Not sure if you ever joined a Facebook Music group, but woh, let me tell you there's nothing but music posting zombies in there. Seriously! Recently it has come to the point that if you are not the admin of the group, there is no control of what people post, how they post, and what they comment. This makes it hard to genuinely post your content expecting any sincere feedback. I wrote this post to assist you in gaining the best possibility of getting your content viewed and increase engagement.
I'm in multiple Facebook Music groups and I've now come to realize the it's only worth posting and crossing my fingers that someone actually sees it and plays the content. But I've realized that this atmosphere was was induced because most producers/artists only post their music, but no content that is information or worthy of clicking.
Here are a few suggestions to help you get more exposure:
1. Give sincere feedback on other artists/producers posts. So many times I have seen people post the same comment (copy & paste) on multiple posts. This is honestly ridiculous and I laugh to myself every time I see this, because someone really thinks this is a good way to promote (if this is you, I mean no disrespect). But the best way to gain trust and build a platform for engagement is to provide quality feedback to other individuals. This is how the world works, just because we are using an online platform, does not mean that we are no longer humans.
2. Provide Quality. Unfortunately, these music groups have way to many artists who just don't know how to promote. They post their links then move on to the next post. They don't care about what you or anyone else posts, this makes Facebook Music Groups a wasteland of useless text characters and links. The only way to counter this, is by providing quality posts. I would suggest making beat making videos, video recordings of yourself in the booth, and probably a short video on how you choose topics to write about. This type of information is what I like to consider as "reverse engineering". Instead of posting what everyone else likes and promoting music to artists, post something that everyone can benefit from. If a Producer posted something about how to make Beat tapes or drum kits, I would be more inclined to click that link rather than a video with a still image. Think about this concept next time you enter a Facebook Music Group.
3. Stop the Madness. What I'm about to tell you has worked for me and I think it is vital to the future of how we promote in these groups. One day, I was just about to post some content in a Facebook group and I noticed that there were individuals who commented their music link on everyone's posts without giving any feedback. It was a copy & paste message and anyone who is in the group who scrolls down can see that this message was indeed copied. I posted a comment underneath the individual and told him that the way he is promoting is bad, that he is hurting the integrity of his brand by doing it that way. I told him that if he needs some advice or looking to learn some things about promotion to hit me up in a message. He hits me up in my inbox and asks me what I can help him with and these few moments I was able to give him pure gems of information.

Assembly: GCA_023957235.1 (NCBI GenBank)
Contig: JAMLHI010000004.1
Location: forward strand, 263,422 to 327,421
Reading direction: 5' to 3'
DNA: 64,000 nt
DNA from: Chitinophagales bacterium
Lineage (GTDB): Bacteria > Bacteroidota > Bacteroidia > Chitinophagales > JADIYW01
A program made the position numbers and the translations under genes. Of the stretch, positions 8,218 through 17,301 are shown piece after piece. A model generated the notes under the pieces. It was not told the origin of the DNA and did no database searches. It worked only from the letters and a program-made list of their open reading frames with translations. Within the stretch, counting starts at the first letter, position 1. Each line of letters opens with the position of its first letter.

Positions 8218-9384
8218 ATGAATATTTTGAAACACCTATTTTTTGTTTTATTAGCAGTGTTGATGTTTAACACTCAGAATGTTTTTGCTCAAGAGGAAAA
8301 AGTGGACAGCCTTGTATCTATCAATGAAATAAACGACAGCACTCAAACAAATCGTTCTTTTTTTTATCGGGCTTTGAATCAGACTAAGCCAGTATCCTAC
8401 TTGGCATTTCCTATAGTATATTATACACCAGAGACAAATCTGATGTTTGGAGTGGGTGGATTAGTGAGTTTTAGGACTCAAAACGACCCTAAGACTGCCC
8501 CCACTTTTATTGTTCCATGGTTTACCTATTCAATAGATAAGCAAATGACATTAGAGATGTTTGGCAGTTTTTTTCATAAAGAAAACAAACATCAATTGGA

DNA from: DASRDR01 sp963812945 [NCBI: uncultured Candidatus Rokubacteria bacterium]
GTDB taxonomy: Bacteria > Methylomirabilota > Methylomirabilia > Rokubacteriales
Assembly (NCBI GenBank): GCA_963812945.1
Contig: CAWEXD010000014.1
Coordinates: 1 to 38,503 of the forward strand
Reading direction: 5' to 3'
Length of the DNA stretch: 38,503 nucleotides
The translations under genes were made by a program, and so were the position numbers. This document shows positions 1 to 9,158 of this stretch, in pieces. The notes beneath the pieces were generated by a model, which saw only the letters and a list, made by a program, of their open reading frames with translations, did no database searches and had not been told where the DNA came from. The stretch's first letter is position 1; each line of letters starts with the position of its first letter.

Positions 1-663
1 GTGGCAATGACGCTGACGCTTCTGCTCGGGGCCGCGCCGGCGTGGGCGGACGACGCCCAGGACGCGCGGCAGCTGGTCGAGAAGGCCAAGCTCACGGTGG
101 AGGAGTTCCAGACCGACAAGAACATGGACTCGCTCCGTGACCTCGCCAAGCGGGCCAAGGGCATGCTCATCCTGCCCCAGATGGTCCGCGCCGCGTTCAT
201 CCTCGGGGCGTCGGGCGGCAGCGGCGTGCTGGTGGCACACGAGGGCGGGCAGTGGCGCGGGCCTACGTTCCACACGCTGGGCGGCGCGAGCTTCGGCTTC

What I told him was, each time you copy and paste a message (especially in one forum or facebook group) you are lowering it's engagement power. The reality is in music is that it's all about relationships and how you exploit it to get your music heard. If you give positive feedback, provide quality content to assist other artists/producers you will be surprised at how much they will see you as an authority in that line of work. As well as be more interested in checking out your work. This is a slower process of marketing, but it works. Relationships is all about trust, and people pay who they trust. As producers, we need that trust factor, it is one of the sole fundamental things that allow us to get paid for our services. If people can't trust us, then we won't get paid - Simple.
4. Stop Promoting music to other artists or producers. Ultimately, since these rooms are so saturated with artists and producers, when you post your music, it will most likely get over looked. How does this help your brand? How does this get you paid? If I'm a producer and I promote my music to other producers, why would I be mad when I don't make sales? Same goes for artists. These groups should be more used for relationship building and music related support. There are a few producers who make sales in these groups, don't get me wrong, but they are a very small portion of the community that do. ON top of that, they are posting almost every hour of the day in those groups to keep themselves at the top of the feeds. If you have the time and will-power to use you resources for that, then go ahead. But most times it is a losing battle.
In closing, I would just like to say that building relationships is what gets producers paid. Those who have been doing this for a while know that those custom beat orders are mostly from customers we have sold to or spoke to over and over and have built a very good relationship with. So I hope this post helps someone and if it does be sure to share it with others who may need to read it.
Always remember: Be You, Be Legendary